I wish I could just sit down and go "let's think of a joke now!" but that just doesn't work for me. I'll have ideas pop into my head when I'm waking up, showering, driving, or something like that. I'll do my best to quickly save the thought in my phone—yes I'm sure I've even typed it into my phone while I was driving before because, for some reason, the thought of losing an idea that potentially will get no laughs is worse than potential death to me and others. I'm sorry. I'll be better. I return to the thought later and flesh it out with all the ideas I have. I write it out word for word, but I don't follow that on stage. It just helps me construct the ideas in my head.
Gavin: How is it for you working with other local comedians and being a part of this network?
I really love the standup community here. It's one of my favorite parts of doing comedy. Comedians are generally smart, clever, and uninhibited, so interacting with them is constantly exciting and unnerving. Some complain that the scene is clique-ish, which it is, but I like it. I haven't emotionally evolved since my high school so cliques are fun. Inter-clique communication is always friendly.
Gavin: What's your experience been like working both the indie circuit as well as the big rooms in SLC?
I have had good experiences in the different kinds of rooms Utah has to offer. Wiseguys is the best place for comedy in Utah, but I've also been part of fun shows in SLC bars, Provo art museums, and even the Elks Lodge in Tooele. It's worth mentioning that, at that Elks Lodge show, Nick Smith spewed 15 minutes of verbal filth onto this large group of older people and I've never seen audience laugh so hard. It was amazing.
Gavin: What's your take on the Utah standup scene and the people coming out of it?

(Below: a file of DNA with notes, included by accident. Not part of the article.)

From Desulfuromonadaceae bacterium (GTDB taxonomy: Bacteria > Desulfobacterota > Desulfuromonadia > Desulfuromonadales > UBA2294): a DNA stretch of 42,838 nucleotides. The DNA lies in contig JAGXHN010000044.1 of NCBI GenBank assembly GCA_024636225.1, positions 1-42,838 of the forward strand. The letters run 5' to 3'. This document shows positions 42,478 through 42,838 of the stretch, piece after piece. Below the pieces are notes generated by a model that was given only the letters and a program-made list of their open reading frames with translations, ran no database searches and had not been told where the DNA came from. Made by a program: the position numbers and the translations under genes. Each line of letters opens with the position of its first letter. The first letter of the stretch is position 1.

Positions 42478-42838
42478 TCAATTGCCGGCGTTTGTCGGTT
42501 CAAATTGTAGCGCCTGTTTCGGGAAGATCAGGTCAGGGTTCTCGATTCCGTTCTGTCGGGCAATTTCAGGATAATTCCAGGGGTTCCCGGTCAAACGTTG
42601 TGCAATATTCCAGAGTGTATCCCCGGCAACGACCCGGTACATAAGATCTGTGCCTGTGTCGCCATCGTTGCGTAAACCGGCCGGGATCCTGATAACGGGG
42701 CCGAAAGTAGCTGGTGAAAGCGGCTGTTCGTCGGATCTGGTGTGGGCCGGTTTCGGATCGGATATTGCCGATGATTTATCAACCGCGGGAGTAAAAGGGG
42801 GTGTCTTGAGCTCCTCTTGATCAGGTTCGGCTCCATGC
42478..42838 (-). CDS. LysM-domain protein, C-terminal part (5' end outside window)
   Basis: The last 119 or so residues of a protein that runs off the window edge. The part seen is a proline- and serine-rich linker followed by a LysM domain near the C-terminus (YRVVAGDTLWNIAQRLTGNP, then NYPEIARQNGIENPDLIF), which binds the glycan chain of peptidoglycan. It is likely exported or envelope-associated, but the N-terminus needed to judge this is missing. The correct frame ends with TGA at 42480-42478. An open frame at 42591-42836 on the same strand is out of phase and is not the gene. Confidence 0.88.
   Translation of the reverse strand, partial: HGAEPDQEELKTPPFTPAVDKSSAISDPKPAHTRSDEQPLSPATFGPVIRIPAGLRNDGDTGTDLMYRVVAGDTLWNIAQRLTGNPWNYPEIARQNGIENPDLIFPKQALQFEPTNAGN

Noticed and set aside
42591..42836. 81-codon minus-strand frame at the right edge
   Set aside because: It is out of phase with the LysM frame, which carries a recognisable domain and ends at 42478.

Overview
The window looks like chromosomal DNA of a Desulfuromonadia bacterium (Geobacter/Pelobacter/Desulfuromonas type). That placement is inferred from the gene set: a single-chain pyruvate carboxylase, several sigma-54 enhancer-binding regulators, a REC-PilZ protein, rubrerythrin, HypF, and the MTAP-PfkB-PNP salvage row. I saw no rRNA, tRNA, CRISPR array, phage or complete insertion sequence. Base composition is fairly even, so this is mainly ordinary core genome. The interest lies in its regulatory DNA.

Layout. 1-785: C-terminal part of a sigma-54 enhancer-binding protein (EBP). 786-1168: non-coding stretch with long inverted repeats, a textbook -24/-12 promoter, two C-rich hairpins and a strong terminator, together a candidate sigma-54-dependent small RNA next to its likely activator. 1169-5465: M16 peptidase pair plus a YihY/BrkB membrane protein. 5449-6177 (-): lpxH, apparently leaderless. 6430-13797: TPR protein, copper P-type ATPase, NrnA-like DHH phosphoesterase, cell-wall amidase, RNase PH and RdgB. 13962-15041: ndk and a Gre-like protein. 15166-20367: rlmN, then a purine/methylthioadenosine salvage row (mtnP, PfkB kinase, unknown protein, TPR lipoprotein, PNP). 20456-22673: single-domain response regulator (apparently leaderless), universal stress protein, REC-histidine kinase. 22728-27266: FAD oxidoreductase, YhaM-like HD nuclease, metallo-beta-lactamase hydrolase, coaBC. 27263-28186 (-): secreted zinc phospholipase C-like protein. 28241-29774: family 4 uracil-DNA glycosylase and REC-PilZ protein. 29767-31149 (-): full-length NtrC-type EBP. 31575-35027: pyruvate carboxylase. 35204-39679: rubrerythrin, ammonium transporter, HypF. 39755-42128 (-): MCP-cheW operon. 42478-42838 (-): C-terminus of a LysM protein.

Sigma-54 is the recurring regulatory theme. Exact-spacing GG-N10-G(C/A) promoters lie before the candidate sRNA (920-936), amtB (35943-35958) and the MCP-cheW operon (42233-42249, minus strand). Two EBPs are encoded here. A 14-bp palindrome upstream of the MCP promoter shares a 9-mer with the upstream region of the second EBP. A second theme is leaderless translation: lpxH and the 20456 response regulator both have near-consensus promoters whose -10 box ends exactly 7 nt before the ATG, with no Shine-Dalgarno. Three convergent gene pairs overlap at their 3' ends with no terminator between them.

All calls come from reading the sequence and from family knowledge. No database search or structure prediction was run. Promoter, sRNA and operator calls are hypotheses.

There's really a lot of talent here so it's always exciting to hear about people going to festivals or getting on The Bob & Tom Show
. It's only a matter time before someone makes it BIG and I can only hope they like me enough to give me a staff writing position on their sitcom.
Gavin: Aside yourself, who are some of your favorites you like to check out around town?
As I mentioned before, the scene has its cliques, so I gotta give it up for my clique, The Bad Boys of Mormonism: Alex Velluto, Eric Ripley, Andrew Hobbs, and Mike Schooley. Jay Whitaker calls us "Handshake Jordan and the Friendly Approachables." But really there's lots more I enjoy: Mac always does things that make me laugh. I'm glad Shayne has kept him alive. The insane ramblings of Jackson Banks and Amerah Ames bring me great joy. All the Wiseguys headliners are crazy talented and hilarious: Andy Gold, Christian Pieper, Jay Whitaker, Steve Soelberg, Spencer King, Josh Fonokalafi, Marcus, Guy Seidel, etc. And, of course, the Godfathers of Utah comedy, Keith Stubbs and Rodney Norman are fantastic. I'm sure there are more that I'm missing, but it's late and this question has given me enough anxiety already.
Gavin: What are your thoughts on the current club system, both major and indie, and the work they do to promote comedy?
It's great that there's a lot of places where local comedians can develop their craft. It's even better when those places can draw and entertain a crowd, so I appreciate any work that is done to promote stand up comedy. Wiseguys being in downtown SLC is really exciting, as it is exposing more and more people to quality stand up.
Gavin: What's your opinion of national stand-up comedians coming through town, and what impact do you believe that has on the local scene?
My opinion of them is that they should stay the EFF out of Utah. Just kidding. It's great. They obviously have a positive impact: bigger draws, more exposure for local comedians, etc. Also, it's always fun to take a picture with someone you're a fan of and post it on social media for all your friends to be jealous of!
Gavin: What advice do you have for people looking to getting into standup comedy?
Listen to the audience. Don't force a personality or demeanor that isn't really true to you in some way. Don't talk about the lights or compare stand up to sex. Don't wear shorts; your legs are gross. Don't go over your time. Keep writing and trying out new stuff. Show up to open mic later than me so I don't get left off the list.
Gavin: What can we expect from you during 2016?
I hope to be on lots of shows at Wiseguys and other places so you can expect lots of annoying self-promotion for those shows on Facebook
. There will be more of my podcast, The Happy Valley Podcast
, and more personalized memes.